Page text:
When my application was approved, I followed the payment instructions and used my Colombian bank account to pay for the visa; however, the payment didn’t appear in the system. It took some extra time to sort that out, but in the end I finally received an email with my 5-year permanent resident visa. Please note that due to the pandemic you can’t get the physical visa stamped in your passport in Bogotá. You can simply use the electronic visa to enter and leave the country, and to apply for your new cédula de extranjería within 15 days of receiving your visa.

How to obtain a cédula de extranjería

If you are a foreigner and want to work in Colombia, you are required to get a cédula de extranjería from Migración. This document is very useful because it will help you get a bank account and access other services. You can also leave your passport at home and use only your cédula on domestic flights. It’s also important to know that everybody in Colombia is required to have their ID with them at all times. Police officers have the right to stop you on the street and ask to see your documents. I have met a few foreigners who struggled with obtaining their cédula, so I hope that this article can help those applying for the first time.

Disclaimer: This article is based on my own experience. The requirements and processes may change in the future. Make sure to check Migración’s website before starting the process.

How to obtain a cédula de extranjería

First of all, you need to have a valid visa. As I mentioned in the articles about work visa and partner visa, the process is done online. If your visa application is successful, you will receive an electronic version of your visa via e-mail. When that happens, you have 15 days to get your visa stamped to your passport and apply for your new cédula (UPDATE: The visa office is currently closed because of the health emergency. The digital visa is sufficient for the cédula application.). The good news is that you can do both on the same day since the Cancillería and Migración offices in Bogotá are within a walking distance of each other.

However, you can’t just turn up at Migración with your visa and ask to get a cédula. You have to complete this application first. The form asks you for your personal information, including details of your employer. It’s necessary to include your blood type because it will be printed on the document. You also have to provide the visa number that can be found in the e-mail with your electronic visa, which means that you can fill in the application in advance. If you get asked to attach a file, upload the electronic version of your visa. When you complete the form, you will receive a code with which you can go to Migración. Please note that you are supposed to enter the office on your own (UPDATE: You are now required to schedule your appointment in advance on this page.).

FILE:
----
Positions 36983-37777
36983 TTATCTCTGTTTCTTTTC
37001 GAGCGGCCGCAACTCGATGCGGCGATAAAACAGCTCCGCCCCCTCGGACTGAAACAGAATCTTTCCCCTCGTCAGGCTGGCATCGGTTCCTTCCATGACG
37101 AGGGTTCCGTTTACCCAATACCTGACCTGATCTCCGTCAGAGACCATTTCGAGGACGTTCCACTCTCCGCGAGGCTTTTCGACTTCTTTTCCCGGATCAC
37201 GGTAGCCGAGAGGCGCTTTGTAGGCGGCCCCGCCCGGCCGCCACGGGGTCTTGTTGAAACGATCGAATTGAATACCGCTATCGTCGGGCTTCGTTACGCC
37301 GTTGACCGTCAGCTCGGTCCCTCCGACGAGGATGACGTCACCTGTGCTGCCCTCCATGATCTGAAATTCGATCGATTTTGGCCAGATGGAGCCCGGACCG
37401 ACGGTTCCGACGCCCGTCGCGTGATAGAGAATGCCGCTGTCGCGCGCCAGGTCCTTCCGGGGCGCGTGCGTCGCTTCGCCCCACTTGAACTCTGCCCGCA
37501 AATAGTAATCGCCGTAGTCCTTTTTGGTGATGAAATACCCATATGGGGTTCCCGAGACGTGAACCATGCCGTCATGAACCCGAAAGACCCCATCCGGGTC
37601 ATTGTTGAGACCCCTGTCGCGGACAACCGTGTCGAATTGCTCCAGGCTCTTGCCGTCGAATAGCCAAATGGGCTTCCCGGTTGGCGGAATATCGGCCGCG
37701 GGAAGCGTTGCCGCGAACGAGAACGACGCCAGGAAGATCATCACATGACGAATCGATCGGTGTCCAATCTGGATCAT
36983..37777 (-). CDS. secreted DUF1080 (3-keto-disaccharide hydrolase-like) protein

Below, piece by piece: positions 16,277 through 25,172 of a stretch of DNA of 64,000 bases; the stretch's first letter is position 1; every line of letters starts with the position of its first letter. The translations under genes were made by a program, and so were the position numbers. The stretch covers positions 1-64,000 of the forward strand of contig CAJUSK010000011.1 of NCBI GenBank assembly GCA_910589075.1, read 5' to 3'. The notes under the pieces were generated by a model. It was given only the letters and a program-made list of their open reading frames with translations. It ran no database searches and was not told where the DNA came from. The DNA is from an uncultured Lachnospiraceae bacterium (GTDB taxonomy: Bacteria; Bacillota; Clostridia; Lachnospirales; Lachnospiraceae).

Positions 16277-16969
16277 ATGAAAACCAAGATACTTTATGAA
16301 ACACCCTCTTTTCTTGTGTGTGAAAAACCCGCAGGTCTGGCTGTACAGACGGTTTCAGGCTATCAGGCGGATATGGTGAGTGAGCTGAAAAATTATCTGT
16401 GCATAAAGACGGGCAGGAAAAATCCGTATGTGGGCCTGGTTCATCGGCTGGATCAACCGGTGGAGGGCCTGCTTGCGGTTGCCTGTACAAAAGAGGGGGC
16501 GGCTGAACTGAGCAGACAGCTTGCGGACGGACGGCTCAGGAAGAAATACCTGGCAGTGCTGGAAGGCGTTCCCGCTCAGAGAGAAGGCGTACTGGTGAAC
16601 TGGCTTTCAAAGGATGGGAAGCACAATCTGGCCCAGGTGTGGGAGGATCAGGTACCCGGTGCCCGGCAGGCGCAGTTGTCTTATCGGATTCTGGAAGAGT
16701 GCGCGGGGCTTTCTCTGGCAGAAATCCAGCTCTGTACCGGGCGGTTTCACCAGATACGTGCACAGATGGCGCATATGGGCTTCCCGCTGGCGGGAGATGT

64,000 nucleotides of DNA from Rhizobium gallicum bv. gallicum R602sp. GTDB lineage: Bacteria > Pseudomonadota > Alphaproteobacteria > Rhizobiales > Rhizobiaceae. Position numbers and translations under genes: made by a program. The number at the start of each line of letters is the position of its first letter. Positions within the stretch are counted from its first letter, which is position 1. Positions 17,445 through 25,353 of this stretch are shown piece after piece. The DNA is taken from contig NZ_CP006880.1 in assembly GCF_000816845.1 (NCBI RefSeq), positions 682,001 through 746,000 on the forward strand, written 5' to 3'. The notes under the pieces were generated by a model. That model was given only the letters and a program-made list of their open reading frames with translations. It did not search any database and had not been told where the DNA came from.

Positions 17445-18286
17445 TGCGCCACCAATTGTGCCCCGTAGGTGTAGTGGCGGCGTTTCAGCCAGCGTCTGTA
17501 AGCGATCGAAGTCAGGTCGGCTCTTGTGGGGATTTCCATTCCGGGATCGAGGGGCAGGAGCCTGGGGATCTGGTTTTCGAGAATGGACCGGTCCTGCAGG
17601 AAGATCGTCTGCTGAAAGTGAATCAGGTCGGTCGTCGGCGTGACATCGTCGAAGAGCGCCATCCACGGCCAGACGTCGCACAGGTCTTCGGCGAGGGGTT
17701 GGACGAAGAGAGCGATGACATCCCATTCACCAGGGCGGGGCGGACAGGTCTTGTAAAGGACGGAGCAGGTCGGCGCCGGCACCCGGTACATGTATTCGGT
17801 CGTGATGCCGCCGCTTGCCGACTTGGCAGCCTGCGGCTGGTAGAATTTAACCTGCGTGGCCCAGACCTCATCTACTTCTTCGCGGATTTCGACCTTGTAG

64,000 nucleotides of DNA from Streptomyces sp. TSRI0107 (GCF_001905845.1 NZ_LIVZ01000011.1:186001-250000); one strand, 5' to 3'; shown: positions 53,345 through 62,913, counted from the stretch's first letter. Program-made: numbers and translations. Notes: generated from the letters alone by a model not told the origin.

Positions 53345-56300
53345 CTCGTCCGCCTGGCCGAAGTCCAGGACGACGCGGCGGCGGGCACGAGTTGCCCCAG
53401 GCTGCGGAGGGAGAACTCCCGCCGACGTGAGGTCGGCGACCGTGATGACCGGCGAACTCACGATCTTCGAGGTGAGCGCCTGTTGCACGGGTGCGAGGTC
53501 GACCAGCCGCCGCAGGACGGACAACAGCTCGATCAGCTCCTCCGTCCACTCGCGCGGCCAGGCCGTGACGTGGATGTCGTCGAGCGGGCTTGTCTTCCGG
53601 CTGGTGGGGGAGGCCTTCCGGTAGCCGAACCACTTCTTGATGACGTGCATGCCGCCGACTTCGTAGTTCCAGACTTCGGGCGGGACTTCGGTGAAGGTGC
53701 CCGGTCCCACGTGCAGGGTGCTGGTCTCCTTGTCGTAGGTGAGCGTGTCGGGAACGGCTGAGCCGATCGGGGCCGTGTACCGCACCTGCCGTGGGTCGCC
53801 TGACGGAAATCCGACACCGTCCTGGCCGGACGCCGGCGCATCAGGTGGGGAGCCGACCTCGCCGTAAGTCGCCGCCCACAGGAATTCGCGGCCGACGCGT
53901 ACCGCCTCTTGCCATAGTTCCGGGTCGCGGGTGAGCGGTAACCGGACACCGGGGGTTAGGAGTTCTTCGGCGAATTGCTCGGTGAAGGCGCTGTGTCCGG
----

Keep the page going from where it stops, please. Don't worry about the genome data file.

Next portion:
If you don’t live in Bogotá, I highly recommend that you go to your local Migración office. The one in Bogotá is overloaded these days and you may have to wait a long time for your turn. You can apply for your ID at any Migración office, and the application form allows you to decide where you are going to pick the document up. For example, you can apply in Tunja and ask them to send your cédula to Pasto. This option is very useful because the local offices usually aren’t busy and the process takes around 15 minutes.

The officer is going to make a copy of your passport and double check the information from the application form. You are going to have your fingerprints and photo taken. They will write the number of your cédula to your passport and ask you to pay the fee of 206,000 COP. The Migración offices accept only payments by card. If you wish to pay by cash, they will send you to Banco de Occidente to pay the fee there.

You can track the status of your application online, but in my experience the page doesn’t get updated fast enough. You should keep checking this list of IDs that are ready to be picked up. It usually takes a few days for your number to appear, and then you can pick up your cédula at the Migración office. If it’s your first time, don’t forget to take your passport. If you are renewing your ID, you just need to show them your old cédula.

Don’t forget that when you change your visa, you have to get a new cédula as well. It is recommended to apply for your visa a month before your current document expires to give you enough time. If you can’t renew your visa in time, you can ask for an exception (Salvoconducto), which gives you extra 30 days to stay in the country. Please note that even very short gaps between your visas may prevent you from getting a resident visa, so you need to be extremely careful with that.

By the way, Migración uses a platform called SIRE to track foreigners’ movements. Hotels, employers, health services providers and others have to report contacts with foreigners. If a receptionist asks you for your next destination, you will know that they are using the system because that information has to be filled in. I guess many places providing accommodation don’t even know about that. Anyway, your employer has to register you on SIRE within 15 days of the first day of your contract. There are no sanctions for you if they don’t do that, so you don’t really need to concern yourself with that.